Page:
Protect your liver. Avoid things that will put extra stress on your liver. For instance, don't drink alcohol. Follow the instructions on all medications and over-the-counter drugs. Check with your doctor before using any herbal remedies, as not all herbal products are safe.
No alternative medicine treatments are proved to cure nonalcoholic fatty liver disease. But researchers are studying whether some natural compounds could be helpful, such as:
Vitamin E. In theory, vitamin E and other vitamins called antioxidants could help protect the liver by reducing or neutralizing the damage caused by inflammation. But more research is needed. Some evidence suggests vitamin E supplements may be helpful for people with liver damage caused by nonalcoholic fatty liver disease. But vitamin E has been linked with increased risk of death and, in men, an increased risk of prostate cancer.
Coffee. In studies of people with nonalcoholic fatty liver disease, those who reported drinking two or more cups of coffee a day had less liver damage than those who drank little or no coffee. It's not yet clear how coffee may influence liver damage, but findings suggest it may contain certain compounds that may play a role in fighting inflammation. If you already drink coffee, these results may make you feel better about your morning cup of coffee. But if you don't already drink coffee, this probably isn't a good reason to start. Discuss the potential benefits of coffee with your doctor.
Preparing for your appointment
Start by making an appointment with your family doctor or primary doctor if you have signs and symptoms that worry you. If your doctor suspects you may have a liver problem, such as nonalcoholic fatty liver disease, you may be referred to a doctor who specializes in the liver (hepatologist).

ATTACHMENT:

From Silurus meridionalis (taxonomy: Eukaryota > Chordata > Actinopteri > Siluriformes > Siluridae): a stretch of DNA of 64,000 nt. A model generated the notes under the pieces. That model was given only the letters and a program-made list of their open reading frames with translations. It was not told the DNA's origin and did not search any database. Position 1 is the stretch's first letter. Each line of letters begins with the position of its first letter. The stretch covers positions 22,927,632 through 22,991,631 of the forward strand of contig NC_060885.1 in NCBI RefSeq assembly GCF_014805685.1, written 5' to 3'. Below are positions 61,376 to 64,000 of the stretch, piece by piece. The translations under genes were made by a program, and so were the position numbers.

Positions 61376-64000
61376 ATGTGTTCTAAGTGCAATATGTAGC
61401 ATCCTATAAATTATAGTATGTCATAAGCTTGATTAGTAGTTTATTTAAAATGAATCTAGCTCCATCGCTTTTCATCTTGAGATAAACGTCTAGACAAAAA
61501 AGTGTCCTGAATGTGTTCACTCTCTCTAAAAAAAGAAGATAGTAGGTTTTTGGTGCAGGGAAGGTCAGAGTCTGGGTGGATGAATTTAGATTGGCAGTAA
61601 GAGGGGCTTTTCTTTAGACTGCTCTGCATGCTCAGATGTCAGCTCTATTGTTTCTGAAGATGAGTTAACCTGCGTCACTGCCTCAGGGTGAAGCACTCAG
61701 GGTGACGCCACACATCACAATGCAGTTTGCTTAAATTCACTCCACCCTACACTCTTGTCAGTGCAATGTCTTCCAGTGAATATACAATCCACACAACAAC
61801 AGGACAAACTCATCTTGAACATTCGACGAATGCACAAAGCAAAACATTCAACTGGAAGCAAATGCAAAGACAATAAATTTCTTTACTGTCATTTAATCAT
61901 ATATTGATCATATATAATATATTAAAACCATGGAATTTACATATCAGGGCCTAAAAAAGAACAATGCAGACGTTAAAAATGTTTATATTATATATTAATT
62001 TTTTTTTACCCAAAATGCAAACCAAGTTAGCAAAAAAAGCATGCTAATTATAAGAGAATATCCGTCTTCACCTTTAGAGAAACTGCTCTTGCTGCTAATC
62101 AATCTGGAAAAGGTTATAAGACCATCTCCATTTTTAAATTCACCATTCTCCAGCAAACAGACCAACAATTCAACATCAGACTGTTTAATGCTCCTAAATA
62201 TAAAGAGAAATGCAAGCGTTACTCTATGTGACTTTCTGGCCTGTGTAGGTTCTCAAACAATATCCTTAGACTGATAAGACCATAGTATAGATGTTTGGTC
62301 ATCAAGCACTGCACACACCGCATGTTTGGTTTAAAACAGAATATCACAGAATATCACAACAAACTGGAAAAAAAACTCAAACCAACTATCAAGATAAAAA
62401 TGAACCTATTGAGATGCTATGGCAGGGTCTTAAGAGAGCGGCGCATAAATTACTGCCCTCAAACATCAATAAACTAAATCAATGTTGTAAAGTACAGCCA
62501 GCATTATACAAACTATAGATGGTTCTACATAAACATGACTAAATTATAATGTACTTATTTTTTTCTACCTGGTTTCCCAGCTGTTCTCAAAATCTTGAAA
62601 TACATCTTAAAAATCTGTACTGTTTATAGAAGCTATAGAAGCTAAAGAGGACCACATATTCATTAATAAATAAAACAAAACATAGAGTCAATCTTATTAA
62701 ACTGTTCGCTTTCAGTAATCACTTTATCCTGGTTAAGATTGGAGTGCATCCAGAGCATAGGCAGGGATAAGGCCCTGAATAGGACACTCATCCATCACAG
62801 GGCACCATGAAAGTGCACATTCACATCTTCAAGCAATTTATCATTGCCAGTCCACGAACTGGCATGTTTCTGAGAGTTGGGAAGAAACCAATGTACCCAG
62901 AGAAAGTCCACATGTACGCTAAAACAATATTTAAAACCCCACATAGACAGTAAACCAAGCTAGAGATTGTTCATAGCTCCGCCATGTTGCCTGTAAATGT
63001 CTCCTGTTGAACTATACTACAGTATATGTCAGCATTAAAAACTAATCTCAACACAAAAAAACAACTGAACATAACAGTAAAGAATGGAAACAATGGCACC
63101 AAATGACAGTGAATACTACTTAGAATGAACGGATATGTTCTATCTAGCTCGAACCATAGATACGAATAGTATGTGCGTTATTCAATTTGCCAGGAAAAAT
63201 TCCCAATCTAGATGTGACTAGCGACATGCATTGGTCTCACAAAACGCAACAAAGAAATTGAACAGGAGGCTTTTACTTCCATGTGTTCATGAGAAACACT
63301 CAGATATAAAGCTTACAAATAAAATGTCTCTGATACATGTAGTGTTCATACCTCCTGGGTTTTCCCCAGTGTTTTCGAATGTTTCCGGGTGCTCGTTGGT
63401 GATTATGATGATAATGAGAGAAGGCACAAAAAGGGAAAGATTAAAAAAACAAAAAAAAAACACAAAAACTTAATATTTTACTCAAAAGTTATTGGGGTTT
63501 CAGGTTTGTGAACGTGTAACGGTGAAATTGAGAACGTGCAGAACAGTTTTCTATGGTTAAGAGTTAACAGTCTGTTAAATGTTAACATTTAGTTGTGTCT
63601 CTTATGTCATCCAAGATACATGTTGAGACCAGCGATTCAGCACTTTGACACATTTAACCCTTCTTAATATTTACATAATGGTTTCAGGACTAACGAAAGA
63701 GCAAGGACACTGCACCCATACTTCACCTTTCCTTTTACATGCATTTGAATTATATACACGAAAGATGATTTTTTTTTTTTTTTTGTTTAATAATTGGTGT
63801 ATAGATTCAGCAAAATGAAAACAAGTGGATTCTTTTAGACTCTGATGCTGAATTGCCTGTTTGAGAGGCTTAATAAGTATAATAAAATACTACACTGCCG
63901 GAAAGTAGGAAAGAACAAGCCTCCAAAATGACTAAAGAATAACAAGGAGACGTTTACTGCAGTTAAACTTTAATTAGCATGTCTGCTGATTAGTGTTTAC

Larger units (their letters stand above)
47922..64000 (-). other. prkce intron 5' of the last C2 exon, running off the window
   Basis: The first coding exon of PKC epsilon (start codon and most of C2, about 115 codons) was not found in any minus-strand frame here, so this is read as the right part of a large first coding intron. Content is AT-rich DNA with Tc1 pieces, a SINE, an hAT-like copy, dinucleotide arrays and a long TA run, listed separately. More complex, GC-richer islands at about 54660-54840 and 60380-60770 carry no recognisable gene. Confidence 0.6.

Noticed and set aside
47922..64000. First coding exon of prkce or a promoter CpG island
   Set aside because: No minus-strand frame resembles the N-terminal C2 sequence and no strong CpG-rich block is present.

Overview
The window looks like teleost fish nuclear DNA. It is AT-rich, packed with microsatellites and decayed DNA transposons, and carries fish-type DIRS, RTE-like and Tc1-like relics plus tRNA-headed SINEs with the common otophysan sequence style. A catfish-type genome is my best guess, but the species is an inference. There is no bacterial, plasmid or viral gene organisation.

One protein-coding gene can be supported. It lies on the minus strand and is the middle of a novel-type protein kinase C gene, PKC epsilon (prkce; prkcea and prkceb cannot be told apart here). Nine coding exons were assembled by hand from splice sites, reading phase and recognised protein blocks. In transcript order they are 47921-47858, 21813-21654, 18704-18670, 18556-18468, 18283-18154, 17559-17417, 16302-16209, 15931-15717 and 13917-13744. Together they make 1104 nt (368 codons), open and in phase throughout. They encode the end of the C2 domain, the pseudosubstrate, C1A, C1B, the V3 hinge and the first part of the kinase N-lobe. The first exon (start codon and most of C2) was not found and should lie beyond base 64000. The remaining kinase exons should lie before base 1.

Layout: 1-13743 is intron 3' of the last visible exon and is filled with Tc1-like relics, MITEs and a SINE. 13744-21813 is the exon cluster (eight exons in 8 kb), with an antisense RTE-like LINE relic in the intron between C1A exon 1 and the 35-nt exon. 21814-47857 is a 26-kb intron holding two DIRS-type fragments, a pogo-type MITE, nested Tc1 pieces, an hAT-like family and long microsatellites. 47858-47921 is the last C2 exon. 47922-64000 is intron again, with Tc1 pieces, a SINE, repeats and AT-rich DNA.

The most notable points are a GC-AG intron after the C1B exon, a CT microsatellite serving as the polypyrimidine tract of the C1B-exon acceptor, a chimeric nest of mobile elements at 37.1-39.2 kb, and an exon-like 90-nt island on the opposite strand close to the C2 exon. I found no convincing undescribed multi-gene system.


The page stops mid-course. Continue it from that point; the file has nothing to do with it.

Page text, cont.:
Because appointments can be brief, it's a good idea to be well prepared. Here's some information to help you get ready, and what to expect from your doctor.
What you can do
Be aware of any pre-appointment restrictions. When you make the appointment, be sure to ask if there's anything you need to do in advance, such as restrict your diet.
Write down any symptoms you're experiencing, including any that may seem unrelated to the reason for which you scheduled the appointment.
Make a list of all medications, vitamins or supplements that you're taking.
Take any relevant medical records, such as records of any tests you've had that relate to your current condition.
Take a family member or friend along. Sometimes it can be difficult to absorb all the information provided during an appointment. Someone who accompanies you may remember something that you missed or forgot.
Write down questions to ask your doctor.
If you find out you have nonalcoholic fatty liver disease, some basic questions to ask include:
Is the fat in my liver hurting my health?
Will my fatty liver disease progress to a more serious form?
What are my treatment options?
What can I do to keep my liver healthy?
I have other health conditions. How can I best manage them together?
Should I see a specialist? Will my insurance cover it?
Are there any brochures or other printed material that I can take with me? What websites do you recommend?
Should I plan for a follow-up visit?
In addition to the questions that you've prepared to ask your doctor, don't hesitate to ask questions during your appointment.
What to expect from your doctor
Your doctor is likely to ask you a number of questions, such as:
Have you experienced any symptoms, such as yellowing of the eyes or skin and pain or swelling in your abdomen?
If you had tests done at that time, what were the results?
Do you drink alcohol?
What medications do you take, including over-the-counter drugs and supplements?
Have you ever been told that you have hepatitis?
Do other people in your family have liver disease?
By Mayo Clinic Staff